Economists are still struggling with measuring precisely the role of finance in economic development. At a basic level, an economy obviously cannot operate, let alone grow, without a well-functioning financial sector. The global financial crisis, however, suggested that the financial sector can be distorted, with negative consequences for the wider economy. In India, though, financial stability has been relatively high, but arguably at the cost of some stunting of India’s financial development.
Interestingly, amid the headlines about land acquisition and the Goods and Services Tax (both important issues in their own right), India has been pursuing a major, comprehensive reform of the laws that govern its financial sector, in the activities centred on, and flowing from, the Financial Sector Legislative Reforms Commission. There are still numerous challenges and pitfalls in such a massive process, but the signs of progress are encouraging. In this context of major reform, it is useful to examine how India is doing in its financial development.
It turns out that answering the central question is not easy. Financial development has many dimensions, and there are multiple ongoing attempts to measure it, usually through some single index, but increasingly by allowing for multidimensionality. There are comprehensive, complex efforts from the researchers in World Bank and the IMF. Each distinguishes between financial markets and financial institutions, with the basic distinction being that the former focuses on the size and functioning of stock and bond markets, while the latter refers to banks, other financial institutions, and their activities. In modern finance, the dividing line between markets and institutions may be blurred (after all, financial institutions trade, and markets require institutional rules and structures), but we leave aside that issue. More importantly, within each category, financial development is now seen as having distinct measurable characteristics, namely depth, access, efficiency and stability. India’s push for greater financial inclusion through greater availability of banking services is an obvious example of trying to increase financial access.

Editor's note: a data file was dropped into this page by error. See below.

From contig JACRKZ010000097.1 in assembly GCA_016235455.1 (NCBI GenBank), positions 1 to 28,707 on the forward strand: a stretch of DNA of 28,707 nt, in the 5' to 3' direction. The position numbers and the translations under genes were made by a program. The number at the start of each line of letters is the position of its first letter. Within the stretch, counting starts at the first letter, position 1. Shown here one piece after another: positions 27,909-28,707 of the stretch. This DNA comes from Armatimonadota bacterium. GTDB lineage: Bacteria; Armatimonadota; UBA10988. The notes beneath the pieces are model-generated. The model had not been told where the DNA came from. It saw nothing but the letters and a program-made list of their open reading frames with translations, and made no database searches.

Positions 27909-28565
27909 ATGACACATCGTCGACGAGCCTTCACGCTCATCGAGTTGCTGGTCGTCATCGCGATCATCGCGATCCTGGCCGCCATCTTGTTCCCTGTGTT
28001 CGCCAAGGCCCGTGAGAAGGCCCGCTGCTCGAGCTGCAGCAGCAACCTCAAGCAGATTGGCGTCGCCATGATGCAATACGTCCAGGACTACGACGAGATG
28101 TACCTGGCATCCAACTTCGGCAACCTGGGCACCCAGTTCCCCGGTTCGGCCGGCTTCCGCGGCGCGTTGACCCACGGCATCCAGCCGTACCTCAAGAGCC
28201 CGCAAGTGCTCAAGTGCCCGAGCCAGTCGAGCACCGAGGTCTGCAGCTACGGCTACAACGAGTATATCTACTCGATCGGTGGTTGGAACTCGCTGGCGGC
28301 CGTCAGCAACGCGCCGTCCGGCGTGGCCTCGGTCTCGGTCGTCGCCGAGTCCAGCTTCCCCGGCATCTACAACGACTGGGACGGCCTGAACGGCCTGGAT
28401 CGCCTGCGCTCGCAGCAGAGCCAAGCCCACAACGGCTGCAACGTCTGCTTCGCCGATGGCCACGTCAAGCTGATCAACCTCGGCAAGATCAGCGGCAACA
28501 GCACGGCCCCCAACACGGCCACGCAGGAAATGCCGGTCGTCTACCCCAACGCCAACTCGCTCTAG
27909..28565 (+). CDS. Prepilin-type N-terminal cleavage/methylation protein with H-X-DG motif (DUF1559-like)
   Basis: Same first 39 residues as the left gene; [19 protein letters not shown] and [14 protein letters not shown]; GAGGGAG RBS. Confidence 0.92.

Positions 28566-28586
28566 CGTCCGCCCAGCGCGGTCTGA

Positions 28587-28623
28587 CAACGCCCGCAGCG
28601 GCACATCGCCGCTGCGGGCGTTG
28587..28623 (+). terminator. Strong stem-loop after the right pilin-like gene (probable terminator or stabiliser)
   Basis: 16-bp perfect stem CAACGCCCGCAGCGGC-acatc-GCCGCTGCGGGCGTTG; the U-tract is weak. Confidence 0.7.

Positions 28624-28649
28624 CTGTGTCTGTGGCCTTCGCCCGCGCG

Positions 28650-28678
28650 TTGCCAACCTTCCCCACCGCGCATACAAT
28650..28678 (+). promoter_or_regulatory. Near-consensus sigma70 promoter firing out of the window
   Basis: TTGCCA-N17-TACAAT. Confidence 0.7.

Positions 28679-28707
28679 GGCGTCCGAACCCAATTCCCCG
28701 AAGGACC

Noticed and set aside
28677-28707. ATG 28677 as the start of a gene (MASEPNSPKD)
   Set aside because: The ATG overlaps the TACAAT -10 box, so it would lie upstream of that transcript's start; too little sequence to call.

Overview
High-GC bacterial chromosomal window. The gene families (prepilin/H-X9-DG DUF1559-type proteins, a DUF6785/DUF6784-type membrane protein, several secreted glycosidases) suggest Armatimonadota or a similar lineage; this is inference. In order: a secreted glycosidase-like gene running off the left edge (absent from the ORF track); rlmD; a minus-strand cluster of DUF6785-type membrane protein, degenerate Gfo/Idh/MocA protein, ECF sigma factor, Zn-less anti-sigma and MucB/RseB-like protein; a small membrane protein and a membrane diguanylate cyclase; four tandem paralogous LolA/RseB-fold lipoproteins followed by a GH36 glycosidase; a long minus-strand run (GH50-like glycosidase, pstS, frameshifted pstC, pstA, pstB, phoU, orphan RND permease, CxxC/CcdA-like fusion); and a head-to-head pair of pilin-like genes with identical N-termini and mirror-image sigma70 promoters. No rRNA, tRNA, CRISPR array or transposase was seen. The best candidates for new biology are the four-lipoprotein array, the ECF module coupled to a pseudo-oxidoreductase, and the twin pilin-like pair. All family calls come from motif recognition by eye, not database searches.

If we look at the IMF’s financial development indicators, India does surprisingly well. Its financial development score is much higher than the average of 85 emerging market economies (EMEs). Decomposing this, the real advantage of India is in financial market development, rather than in financial institutions. This alone hints at Indian financial sector reform being on the right track, in trying to strengthen the legal framework that is what ultimately enables good institutions. Within the category of financial institutions, India does better than the EME average on access, but worse on efficiency. This is, perhaps, a reminder that simply pushing for more bank accounts without better functioning of banks and other components of the financial institution ecosystem may not be the way to go. India’s scores on financial market development also illustrate the limitations of these numerical summaries. The thinness of the Indian markets for corporate bonds, and for many types of relatively simple derivatives, is not captured in the measures.
A partial alternative to the complex approach of the IMF and World Bank is that of the World Economic Forum (WEF), which, within its Global Competitiveness Index for 144 countries, constructs a sub-index of what is called financial market development. Arguably, though, the measure uses indicators for financial institutions as well as markets. What is different about the WEF is that it uses executive opinion surveys quite heavily in its indices, especially in the case of financial development. India does quite well here too, ranking 51 in the latest year, with a rank of 43 for efficiency and 55 for trustworthiness and confidence.
My co-author Linh Bun and I at UC Santa Cruz have been working with the WEF index of financial market development, focusing on Asia-Pacific countries. Compared to 14 countries in that region, India was doing quite well on financial development scores a few years ago, but there was a substantial decline in the past year or two, unlike those regional comparators, which were more stable. Ratings of soundness of banks, regulatory quality, and even availability and affordability of financial services all dropped in the Indian case. Some of this no doubt reflects the volatility of subjective opinions, but a similar trend, though slower and less pronounced, is also seen in the IMF data, which does not rely on surveys.
While measuring financial development is not easy, and numbers tell only part of the story, one can conclude that India’s financial development has been uneven, with strength in some areas, and relative weakness in others. Linh Bun and I have developed a way of capturing heterogeneity of patterns in financial development, and I will describe that in my next column. The important takeaway for now is that India’s financial sector development cannot be taken for granted. After significant improvements in the first two decades of reform, there has been a lull, and even some reversal in measurable financial development over the last few years, suggesting that continued reform is important.
The author is professor of economics, University of California, Santa Cruz